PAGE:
The IPCC, the gold-standard on climate science, has said climate change could in part be slowed by switching to plant-based diets, particularly in richer countries. This is where oat milk comes in.

Oatly, the biggest player in the alternative milk industry, is valued at $2 billion, and is considering an initial public offering that could push that up to $5 billion, Bloomberg News reported in September. For a business whose core product is made by mixing two cheap and readily available ingredients — oats and water — the Swedish food company founded in the 1990s has seen incredible growth since entering the U.S. market four years ago.

While campaigners have spent years pressuring the financial world to take their money out of dirty investments like fossil fuel companies, little attention has been paid to finance in the agriculture sector, which is responsible for about a quarter of greenhouse gas emissions.

Shareholders are also typically the ones pressuring companies they own to improve their environmental record, and not the other way around.

The backlash against Oatly's partnership with Blackstone is fascinating because it's "looking through the other end of the telescope," said Daniel Firger, managing director at climate finance consultancy Great Circle Capital Advisors. "The target of so many people's anger here is Blackstone, a private equity group. And private equity, as compared to other parts of the financial markets, has not really had as much scrutiny."

Diverting Capital to Climate Change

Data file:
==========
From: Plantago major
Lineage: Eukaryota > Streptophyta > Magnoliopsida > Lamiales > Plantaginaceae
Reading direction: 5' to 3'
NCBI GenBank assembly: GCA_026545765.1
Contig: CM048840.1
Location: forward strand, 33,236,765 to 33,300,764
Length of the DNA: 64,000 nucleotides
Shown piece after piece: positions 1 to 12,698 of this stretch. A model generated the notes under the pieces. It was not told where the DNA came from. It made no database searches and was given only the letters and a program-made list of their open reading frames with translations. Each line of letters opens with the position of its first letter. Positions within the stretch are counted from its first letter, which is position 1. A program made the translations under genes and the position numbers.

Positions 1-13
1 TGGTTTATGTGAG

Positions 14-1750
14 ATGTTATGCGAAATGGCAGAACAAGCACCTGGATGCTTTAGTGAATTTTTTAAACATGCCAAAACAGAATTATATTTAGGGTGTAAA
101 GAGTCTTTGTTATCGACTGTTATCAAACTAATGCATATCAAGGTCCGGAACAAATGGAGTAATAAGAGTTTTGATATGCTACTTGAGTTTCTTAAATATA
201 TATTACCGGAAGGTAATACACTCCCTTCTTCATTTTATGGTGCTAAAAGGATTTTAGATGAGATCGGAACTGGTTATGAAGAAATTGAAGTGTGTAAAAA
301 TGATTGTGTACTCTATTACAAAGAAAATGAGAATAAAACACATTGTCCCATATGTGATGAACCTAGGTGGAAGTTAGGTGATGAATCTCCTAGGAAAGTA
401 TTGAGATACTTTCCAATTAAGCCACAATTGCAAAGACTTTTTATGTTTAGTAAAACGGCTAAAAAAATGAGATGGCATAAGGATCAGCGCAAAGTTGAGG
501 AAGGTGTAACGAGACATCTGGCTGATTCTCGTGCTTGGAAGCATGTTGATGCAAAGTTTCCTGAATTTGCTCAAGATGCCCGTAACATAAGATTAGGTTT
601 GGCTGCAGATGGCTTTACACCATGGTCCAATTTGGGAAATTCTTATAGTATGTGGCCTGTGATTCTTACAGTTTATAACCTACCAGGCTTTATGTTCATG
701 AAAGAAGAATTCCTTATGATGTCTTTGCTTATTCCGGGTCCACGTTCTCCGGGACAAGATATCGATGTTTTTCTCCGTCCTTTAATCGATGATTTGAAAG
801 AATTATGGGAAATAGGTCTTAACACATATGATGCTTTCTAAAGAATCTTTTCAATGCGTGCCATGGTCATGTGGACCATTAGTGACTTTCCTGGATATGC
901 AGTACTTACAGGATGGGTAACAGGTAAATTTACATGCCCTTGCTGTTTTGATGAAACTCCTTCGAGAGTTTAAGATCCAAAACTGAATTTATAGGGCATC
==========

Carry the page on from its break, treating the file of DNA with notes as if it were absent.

By accepting a $200 million investment from a group led by Blackstone and including U.S. talk-show host Oprah Winfrey, musician Jay-Z and actor Natalie Portman, Oatly said it was diverting capital to sustainable causes. The returns Blackstone makes from the investment could inspire other private equity firms to green their portfolios, it said in a statement justifying its decision.

"We have to have a fundamental shift in basically everything we do: the way we eat, the way we move, the way we live," Ashley Allen, chief sustainability officer at Oatly, told DW. "The only way to do that, in my mind, is to incentivize finance toward those solutions and disincentivize finance toward high-carbon, high-risk, high-polluting entities."

Asked whether Oatly would set red lines on who could invest in it — for instance, fossil fuel companies — Allen said she wasn't sure. "I haven't been part of any discussions on that."

Oatly is not the first ethical food brand to anger customers by accepting money from an investor with a poor environmental record. U.S. ice cream producer Ben and Jerry's — which champions its commitment to social justice — was bought out in 2000 by Unilever, a global conglomerate that has come under fire from campaigners for deforestation and plastic pollution.

In recent years Unilever has begun to engage more with critics on environmental issues, threatening to sell off brands that do not contribute positively to society. But is still a major contributor to plastic pollution, for instance, responsible for more than 70,000 tons of plastic pollution a year, according to a report published in March by NGO Tearfund.

While it's important for activists to draw attention to inconsistencies in investments, said Firger, the scale of the climate emergency means hundreds more companies like Oatly need to grow as fast as they possibly can. "I'm not one for purity tests. I feel like we don't have time to waste."

Reposted with permission from DW.